The Meeting proper closes when Elders, followed by all those present, have shaken hands. (During the Coronavirus pandemic we have been making the ‘namaste’ gesture instead.)

In Abingdon Meeting, our worship continues in a short period that we call Afterwords. This is an opportunity to share with Friends any thoughts and insights that have come to us during the silence, or other matters that we have on our minds, which may not have led to spoken ministry during the main Meeting for Worship.

Notices, from the Clerk and other Friends, are followed by tea and coffee.

Finding out more…

Online resources

Quakers in Britain, the website of Britain Yearly Meeting, has a number of very informative pages designed specifically for newcomers. We suggest that you visit:

Quaker Faith and Practice (QfP for short) describes what it means to be a Quaker in Britain through extracts from the writings of Quakers through the ages. It offers thoughts, reflections and advice on the different stages of life and the challenges one may encounter, including relationships, aspects of faith and service to the community. QfP also explains how the Society of Friends is structured and how to conduct procedures such as marriages and funerals.

QfP includes the Advices & Queries: short paragraphs which serve as reminders of the insights of the Society. In Abingdon an Advice & Query is read out in Meeting for Worship once a month.

Quaker Faith & Practice is also available as printed book (hardback and paperback).


The following titles are short and very readable:

  • What do Quakers Believe? by Geoffrey Durham (2019)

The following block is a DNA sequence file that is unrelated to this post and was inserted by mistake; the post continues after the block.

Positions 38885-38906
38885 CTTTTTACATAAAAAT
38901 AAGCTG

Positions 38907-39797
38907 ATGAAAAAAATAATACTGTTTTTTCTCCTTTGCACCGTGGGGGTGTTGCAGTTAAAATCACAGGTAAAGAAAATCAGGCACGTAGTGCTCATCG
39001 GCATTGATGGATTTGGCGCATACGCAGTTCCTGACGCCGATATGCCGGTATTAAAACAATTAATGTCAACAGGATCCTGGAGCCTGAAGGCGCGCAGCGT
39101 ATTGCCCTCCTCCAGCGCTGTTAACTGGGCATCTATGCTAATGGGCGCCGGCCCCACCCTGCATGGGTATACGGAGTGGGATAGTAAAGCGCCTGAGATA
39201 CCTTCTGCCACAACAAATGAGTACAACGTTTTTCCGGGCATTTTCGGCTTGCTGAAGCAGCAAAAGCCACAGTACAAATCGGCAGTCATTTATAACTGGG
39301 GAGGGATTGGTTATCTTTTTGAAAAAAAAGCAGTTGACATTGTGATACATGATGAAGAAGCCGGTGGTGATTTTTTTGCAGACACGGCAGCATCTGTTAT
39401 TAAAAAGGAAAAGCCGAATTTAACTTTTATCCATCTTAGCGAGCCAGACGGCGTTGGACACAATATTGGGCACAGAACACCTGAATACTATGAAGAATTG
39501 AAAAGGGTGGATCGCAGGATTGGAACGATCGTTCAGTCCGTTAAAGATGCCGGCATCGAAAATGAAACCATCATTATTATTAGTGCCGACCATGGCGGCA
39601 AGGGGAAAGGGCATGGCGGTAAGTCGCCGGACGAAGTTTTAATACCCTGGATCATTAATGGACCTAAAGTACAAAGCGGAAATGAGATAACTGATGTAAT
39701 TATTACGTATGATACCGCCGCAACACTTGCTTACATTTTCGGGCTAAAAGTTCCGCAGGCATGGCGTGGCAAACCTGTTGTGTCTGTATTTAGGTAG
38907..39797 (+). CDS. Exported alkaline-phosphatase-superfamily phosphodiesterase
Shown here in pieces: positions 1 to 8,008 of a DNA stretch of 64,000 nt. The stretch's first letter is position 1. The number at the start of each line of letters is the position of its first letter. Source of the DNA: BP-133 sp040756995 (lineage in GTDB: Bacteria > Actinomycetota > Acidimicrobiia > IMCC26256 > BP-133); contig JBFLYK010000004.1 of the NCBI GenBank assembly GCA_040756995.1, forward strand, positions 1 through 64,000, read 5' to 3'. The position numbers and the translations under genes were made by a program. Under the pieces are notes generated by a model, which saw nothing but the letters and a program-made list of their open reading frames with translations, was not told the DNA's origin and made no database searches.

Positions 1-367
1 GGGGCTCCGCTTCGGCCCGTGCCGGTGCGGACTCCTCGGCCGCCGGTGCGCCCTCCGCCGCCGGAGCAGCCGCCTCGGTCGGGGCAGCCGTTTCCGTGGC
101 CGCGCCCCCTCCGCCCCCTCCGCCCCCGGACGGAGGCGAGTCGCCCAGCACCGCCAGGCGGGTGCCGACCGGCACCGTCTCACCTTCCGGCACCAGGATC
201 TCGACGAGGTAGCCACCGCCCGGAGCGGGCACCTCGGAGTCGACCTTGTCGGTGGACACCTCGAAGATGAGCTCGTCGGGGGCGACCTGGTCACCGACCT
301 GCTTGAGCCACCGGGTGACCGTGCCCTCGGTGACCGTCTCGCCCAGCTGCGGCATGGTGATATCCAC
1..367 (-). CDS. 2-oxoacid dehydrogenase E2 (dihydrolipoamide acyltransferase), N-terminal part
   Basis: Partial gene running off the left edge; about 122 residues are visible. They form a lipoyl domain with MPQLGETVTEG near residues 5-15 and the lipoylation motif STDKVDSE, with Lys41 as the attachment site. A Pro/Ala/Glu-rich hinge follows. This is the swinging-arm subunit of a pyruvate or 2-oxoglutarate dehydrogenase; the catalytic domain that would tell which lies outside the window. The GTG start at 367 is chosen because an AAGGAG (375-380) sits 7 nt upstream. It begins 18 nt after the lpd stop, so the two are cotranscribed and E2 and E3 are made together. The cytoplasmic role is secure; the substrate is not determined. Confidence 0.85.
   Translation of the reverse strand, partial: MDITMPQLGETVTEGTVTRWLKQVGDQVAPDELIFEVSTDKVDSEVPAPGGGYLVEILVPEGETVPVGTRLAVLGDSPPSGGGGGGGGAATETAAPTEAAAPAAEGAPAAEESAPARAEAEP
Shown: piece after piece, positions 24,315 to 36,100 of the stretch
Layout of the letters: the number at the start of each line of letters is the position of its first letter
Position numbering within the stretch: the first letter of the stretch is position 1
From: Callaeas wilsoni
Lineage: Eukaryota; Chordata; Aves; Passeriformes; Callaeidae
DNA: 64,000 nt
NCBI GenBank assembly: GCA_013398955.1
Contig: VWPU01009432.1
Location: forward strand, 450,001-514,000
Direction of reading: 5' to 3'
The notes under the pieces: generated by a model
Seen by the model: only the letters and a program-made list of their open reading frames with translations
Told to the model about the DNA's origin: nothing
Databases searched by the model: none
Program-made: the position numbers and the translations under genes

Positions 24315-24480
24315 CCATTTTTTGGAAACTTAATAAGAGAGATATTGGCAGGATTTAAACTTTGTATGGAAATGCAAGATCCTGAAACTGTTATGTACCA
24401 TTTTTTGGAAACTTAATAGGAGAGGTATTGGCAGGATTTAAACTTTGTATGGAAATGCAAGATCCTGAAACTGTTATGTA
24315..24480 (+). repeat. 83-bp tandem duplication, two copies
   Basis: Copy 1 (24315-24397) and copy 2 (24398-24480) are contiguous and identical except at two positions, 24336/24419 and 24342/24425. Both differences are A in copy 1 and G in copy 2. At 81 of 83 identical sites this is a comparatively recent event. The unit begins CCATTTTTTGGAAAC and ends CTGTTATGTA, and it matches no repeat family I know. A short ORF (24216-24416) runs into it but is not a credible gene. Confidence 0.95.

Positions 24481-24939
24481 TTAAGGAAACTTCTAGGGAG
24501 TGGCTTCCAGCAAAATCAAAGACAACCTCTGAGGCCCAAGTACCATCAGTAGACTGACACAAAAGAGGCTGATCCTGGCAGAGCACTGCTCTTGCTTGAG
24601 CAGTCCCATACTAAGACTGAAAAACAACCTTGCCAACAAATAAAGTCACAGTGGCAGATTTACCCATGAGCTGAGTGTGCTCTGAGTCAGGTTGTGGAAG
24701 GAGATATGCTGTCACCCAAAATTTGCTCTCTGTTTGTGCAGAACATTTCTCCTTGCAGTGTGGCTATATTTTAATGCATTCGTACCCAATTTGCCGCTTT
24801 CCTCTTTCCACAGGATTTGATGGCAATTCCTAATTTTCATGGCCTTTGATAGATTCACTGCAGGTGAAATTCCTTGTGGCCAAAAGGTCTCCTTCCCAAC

• Living our beliefs: An exploration of the faith and practice of Quakers, developed and edited by Young Quakers with Graham Ralph (2nd ed. 2018)
  • Quakers do What! Why? by Rhiannon Grant (2020); available as a paperback or in e-book format from John Hunt Publishing.

All these books – and many more – can be purchased through the Quaker Bookshop.

Abingdon Meeting has a very small library of books on Quaker history and spirituality for loan. [Information on how to access the catalogue and borrow a book will follow in due course.]

Courses on Quakerism

Woodbrooke, the Quaker study centre in Birmingham, offers a wide variety of short residential and online courses. Woodbrooke’s learning programmes seek to nourish spiritual development, strengthen the Quaker community and enable and encourage work for a peaceful and just world. Topics include Quaker tradition and history, personal spiritual growth, interfaith issues, biblical studies, and working for peace and social justice.

Closer to Abingdon, Charney Manor is a Quaker conference and retreat centre in the village of Charney Bassett, near Wantage. is used by Friends for group retreats and study programmes, and is also hired out as a residential conference and training venue. A programme of events throughout the year seeks to nourish the spirit through silence, deep listening and the invitation to explore issues and themes with both the heart and the mind. Although the programme is designed to reflect current interests and emerging concerns amongst British Quakers, everyone is welcome.

FutureLearn offers Radical Spirituality: the Early History of the Quakers, a short, free online course which you can study at your own pace.

The Quaker Tapestry illustrates the history of Quakerism from the 17th century to the present day. You can visit it in Kendal Meeting House: https://www.quaker-tapestry.co.uk/

Image credits from top to bottom: CC BY NC-ND John Hall via Flickr; CC BY John Hall via Flickr; media library, Oxford Quakers website; CC BY-SA 4.0 MHM55 via Wikimedia Commons; CC BY-SA 2.0 Michael Ford via Geograph